President Joe Biden has always pledged not to raise taxes on households earning less than $ 400,000 a year.
Whether his tax proposal keeps or breaks this promise depends on his frame of reference.
The main issue is how an observer views a taxpayer earning less than $ 400,000 who has exceptional income, according to tax experts.
This can come from the sale of a house, business, stock, or other asset – whether living or upon death – that has appreciated in value considerably.
Consider a hypothetical family that regularly earns $ 200,000 per year over two decades:
Taxes would likely not increase for that household during that time frame, other things being equal, if Biden’s plan were passed, experts said. However, the following year, what if the same family sells a highly regarded business for $ 2 million? That would likely trigger a higher capital gains tax rate that year, according to Biden’s proposal.
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This scenario raises a fundamental question: should the public consider such a taxpayer to be in the category of persons earning less or more than $ 400,000?
Based on a strict reading of Biden’s pledge, higher taxes for this hypothetical family (in the year the company is sold) would not break the president’s promise, tax experts say . The family’s total income for the year would be $ 2.2 million, well above the $ 400,000 mark.
This is the lens through which the White House views Biden’s tax plan.
“As per the president’s campaign proposal, individuals and families earning less than $ 400,000 will not see their taxes increased,” according to a White House official.
However, some observers might view the tax increase for this hypothetical family as breaking the “spirit” of engagement, said Jeffrey Levine, director of planning at Buckingham Wealth Partners in Garden City, New York.
These taxpayers had historically earned less than $ 400,000 and spent years building up equity in the business, said Levine, a chartered accountant and financial planner. The proceeds from the sale could also be the family’s biggest source of retirement savings, he said.
Of course, Levine said, this scenario would not be a technical violation of Biden’s campaign pledge and would only apply to a tiny fraction of taxpayers.
“So many changes [the administration is] speaking, they’re all geared toward those who make over $ 400,000, “he said.” They’ve done a solid job of keeping that campaign promise. “
Biden Tax Plan
Biden’s tax proposal would likely affect the aforementioned taxpayers via a higher capital gains tax, which is paid on the appreciated value of an asset.
The Biden administration aims to raise taxes on the wealthy to fund national initiatives, like additional years of free education and expanded tax credits, in the U.S. plan for families. The benefits would largely accrue to low- and middle-income households.
The president would increase the capital gain rate to 39.6%, against 20% currently, for assets sold after more than a year of ownership. (It would be the same top tax rate as regular income.)
It would only apply to taxpayers whose adjusted gross income exceeds $ 1 million – the richest 0.3% of taxpayers.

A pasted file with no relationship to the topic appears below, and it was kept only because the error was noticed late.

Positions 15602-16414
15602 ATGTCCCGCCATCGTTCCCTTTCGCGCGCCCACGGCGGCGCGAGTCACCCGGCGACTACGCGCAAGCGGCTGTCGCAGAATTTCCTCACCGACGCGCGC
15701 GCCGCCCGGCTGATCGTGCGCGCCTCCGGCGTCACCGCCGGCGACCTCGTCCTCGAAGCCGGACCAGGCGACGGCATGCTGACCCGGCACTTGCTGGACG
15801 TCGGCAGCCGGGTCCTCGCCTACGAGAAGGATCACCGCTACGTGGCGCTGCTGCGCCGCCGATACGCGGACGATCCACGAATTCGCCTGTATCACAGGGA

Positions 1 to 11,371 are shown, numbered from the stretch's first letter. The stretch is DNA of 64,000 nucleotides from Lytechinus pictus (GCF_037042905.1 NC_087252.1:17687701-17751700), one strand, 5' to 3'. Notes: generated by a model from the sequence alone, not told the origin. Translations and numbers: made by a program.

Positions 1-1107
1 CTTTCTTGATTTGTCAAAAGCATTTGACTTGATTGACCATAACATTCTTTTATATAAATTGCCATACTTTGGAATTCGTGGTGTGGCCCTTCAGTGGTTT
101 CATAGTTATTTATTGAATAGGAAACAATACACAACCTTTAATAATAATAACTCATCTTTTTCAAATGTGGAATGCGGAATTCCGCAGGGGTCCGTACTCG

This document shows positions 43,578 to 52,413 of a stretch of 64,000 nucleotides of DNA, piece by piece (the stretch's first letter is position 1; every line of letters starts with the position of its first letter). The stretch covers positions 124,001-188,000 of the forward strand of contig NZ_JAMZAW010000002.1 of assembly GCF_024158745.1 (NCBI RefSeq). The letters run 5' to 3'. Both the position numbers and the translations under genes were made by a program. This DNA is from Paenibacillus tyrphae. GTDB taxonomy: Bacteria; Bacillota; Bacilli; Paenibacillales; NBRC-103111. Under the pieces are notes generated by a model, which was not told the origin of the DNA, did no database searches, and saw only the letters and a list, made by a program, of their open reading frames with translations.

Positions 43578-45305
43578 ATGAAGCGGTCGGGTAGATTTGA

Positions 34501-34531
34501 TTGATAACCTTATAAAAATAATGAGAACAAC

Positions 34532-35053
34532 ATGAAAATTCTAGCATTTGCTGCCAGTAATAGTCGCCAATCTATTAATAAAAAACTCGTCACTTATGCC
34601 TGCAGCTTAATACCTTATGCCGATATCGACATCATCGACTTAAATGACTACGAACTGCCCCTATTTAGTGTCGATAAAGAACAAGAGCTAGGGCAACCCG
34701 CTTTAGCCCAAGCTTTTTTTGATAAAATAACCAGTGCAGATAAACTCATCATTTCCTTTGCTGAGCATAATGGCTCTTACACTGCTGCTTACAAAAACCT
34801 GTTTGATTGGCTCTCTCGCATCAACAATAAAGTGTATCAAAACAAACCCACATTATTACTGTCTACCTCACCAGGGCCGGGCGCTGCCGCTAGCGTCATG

And only the portion of income or earnings over $ 1 million would be taxed at the highest rate of 39.6%, according to a White House official.
The administration would also change the rules regarding how assets are treated on the death of a taxpayer.
Specifically, death would be treated as a “realization” event. Assets with more than $ 1 million in capital appreciation would be treated as if they were sold – and subject to capital gains tax. (This would apply to married couples with at least $ 2 million in earnings.)
Currently, appreciated assets are not subject to capital gains tax on death. Heirs receive stocks, houses, and other assets at their current market value and only pay tax on subsequent gains if they sell.
The first million dollars for single taxpayers ($ 2 million for married couples) would be excluded from Biden’s tax on unrealized capital gains. Single and married taxpayers could exclude additional earnings of $ 250,000 and $ 500,000, respectively, for a primary residence.
There are limited scenarios in which the taxation of unrealized gains on death would affect taxpayers who earned less than $ 400,000 in the year of their death, according to Howard Gleckman, senior researcher at the Urban-Brookings Tax Policy Center.
For example, this could apply to a person who bought a lot of Microsoft stock in the 1980s and held them until his death, but who lived on a modest income from Social Security and retirement, according to Gleckman. .
“He’s the guy who would fall through the cracks and end up paying tax even if he made less than $ 400,000 in the last year of his life,” he said.
These situations would only apply to 0.6% of taxpayers earning $ 200,000 to $ 500,000 in the year of their death, according to an analysis by the Tax Policy Center.
“We’re talking about relatively few people,” Gleckman said. “But it’s not zero.”
Of course, these taxpayers would have died; higher taxes may not matter much in these cases from a practical standpoint. But they might leave a smaller estate to the heirs, as the assets had to be sold to pay the additional tax. (There are, however, mechanisms like insurance to prevent such an outcome.)
And the Biden administration offers certain exemptions to mitigate the impact of a capital gains tax on death. For example, some family-owned and family-operated businesses should not pay tax until the business ceases to be a family business.